Security agencies urged to track human rights records
'They say human rights are respected, but there's not often the proof that they are'
The Canadian Human Rights Commission is urging Parliament to pass legislation that would require national security organizations to monitor their human rights performance, saying data should be tracked and made public.
The special report to Parliament, called Human Rights Accountability in National Security Practices, is based on a decade of research by the commission.
"Not only is there no accountability framework in place, national security organizations are not required to collect and report data on human rights performance in practice," says the report, which was tabled Monday.
The CHRC recommends Parliament pass legislation to clarify, codify and make transparent "an adherence to human rights laws for all national security organizations."
The report also calls for a method to track performance and share that data with Canadians.
For example, Canada's national security organizations say they don't use racial or ethnic profiling, but Karen Mosher, the secretary general of the Canadian Human Rights Commission, says it's hard to verify those claims.
"They say human rights are respected, but there's not often the proof that they are," she said. "We hear complaints from visible minority communities, for instance, that they're being singled out."
Mosher says organizations such as the RCMP, Canada Border Services Agency and Canadian Security Intelligence Service are not obliged to monitor themselves and report on how they're respecting human rights.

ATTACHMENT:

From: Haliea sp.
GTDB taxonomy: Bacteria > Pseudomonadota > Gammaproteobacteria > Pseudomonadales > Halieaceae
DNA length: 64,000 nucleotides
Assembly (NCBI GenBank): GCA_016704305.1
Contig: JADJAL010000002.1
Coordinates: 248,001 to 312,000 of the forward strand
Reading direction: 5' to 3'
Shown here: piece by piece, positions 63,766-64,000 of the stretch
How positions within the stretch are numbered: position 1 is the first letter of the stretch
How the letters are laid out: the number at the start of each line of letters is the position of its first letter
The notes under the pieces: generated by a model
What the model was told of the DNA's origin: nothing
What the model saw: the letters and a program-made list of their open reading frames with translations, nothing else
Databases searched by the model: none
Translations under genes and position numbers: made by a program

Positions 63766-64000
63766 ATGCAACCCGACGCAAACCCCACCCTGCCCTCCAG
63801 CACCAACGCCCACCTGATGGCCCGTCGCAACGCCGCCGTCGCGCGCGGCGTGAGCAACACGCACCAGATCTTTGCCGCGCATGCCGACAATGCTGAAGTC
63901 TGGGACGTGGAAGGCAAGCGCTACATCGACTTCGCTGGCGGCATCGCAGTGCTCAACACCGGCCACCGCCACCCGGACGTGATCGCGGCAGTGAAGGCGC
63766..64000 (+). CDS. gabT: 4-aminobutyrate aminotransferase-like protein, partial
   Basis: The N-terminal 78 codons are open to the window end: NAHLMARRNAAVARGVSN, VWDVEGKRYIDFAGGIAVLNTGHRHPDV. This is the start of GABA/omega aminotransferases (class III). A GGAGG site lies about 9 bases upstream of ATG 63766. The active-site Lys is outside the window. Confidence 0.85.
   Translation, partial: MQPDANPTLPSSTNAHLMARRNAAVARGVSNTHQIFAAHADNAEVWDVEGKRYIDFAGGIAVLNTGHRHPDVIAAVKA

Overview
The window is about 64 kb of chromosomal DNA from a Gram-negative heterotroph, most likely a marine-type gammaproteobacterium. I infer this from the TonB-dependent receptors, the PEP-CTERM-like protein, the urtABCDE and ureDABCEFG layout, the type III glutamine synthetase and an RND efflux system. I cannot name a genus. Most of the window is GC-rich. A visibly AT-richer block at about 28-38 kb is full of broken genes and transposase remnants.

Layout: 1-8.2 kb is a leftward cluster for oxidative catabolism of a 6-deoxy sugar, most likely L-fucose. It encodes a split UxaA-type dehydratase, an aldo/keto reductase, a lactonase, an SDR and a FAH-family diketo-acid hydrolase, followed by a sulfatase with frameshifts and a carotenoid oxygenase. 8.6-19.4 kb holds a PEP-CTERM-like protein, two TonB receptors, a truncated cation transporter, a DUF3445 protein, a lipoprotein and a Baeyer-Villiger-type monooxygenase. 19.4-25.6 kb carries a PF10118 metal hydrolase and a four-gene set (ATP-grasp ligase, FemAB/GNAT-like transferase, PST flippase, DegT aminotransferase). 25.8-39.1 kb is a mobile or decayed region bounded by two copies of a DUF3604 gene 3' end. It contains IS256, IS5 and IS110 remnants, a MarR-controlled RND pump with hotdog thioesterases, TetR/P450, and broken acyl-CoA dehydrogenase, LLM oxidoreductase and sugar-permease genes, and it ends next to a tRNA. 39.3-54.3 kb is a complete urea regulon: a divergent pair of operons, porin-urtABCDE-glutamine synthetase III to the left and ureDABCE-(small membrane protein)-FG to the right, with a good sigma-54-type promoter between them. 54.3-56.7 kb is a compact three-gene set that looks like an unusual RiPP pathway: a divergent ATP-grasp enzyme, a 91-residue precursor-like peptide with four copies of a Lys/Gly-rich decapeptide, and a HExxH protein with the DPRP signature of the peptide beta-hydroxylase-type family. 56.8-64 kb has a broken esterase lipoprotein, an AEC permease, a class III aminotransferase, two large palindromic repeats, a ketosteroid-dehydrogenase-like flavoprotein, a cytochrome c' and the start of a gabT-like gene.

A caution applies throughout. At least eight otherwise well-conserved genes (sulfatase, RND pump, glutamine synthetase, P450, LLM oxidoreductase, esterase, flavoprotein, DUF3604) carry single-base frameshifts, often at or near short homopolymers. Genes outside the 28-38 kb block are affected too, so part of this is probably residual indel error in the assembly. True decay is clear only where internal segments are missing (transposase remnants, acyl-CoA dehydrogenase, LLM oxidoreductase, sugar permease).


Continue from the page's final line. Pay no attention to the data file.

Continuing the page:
"So far as we've been able to tell, they're not doing anything. There's no reporting structure in place, there's no obligation on them to report, there's no evidence that they're collecting this data in any kind of systematic way."
Mosher says increased accountability at national security organizations would go a long way in building public trust and confidence.
In its report, the commission recognizes some security measures could potentially be discriminatory. In those cases, it suggests each organization should be compelled to prove that it has explored all alternative arrangements.
The commission also wants national security groups to train their employees in general human rights principles.
'Public confidence requires proof'
The report noted bodies like the Security Intelligence Review Committee and the Commission for Public Complaints against the RCMP provide oversight of national security organizations, but "when these bodies deal with human rights issues, as they sometimes do, it is on an ad hoc basis."
The report says this approach fails to provide a "comprehensive" view of human rights concerns and issues.
A statement released with the report notes that most of Canada's national security organizations have made clear commitments to human rights.
"But public confidence requires demonstrable proof. Monitoring and tracking data should be collected and made public," acting chief commissioner David Langtry said in a statement Monday.
A spokesman for Public Safety Minister Vic Toews said the minister's office will be reviewing the report shortly.
With files from Alison Crawford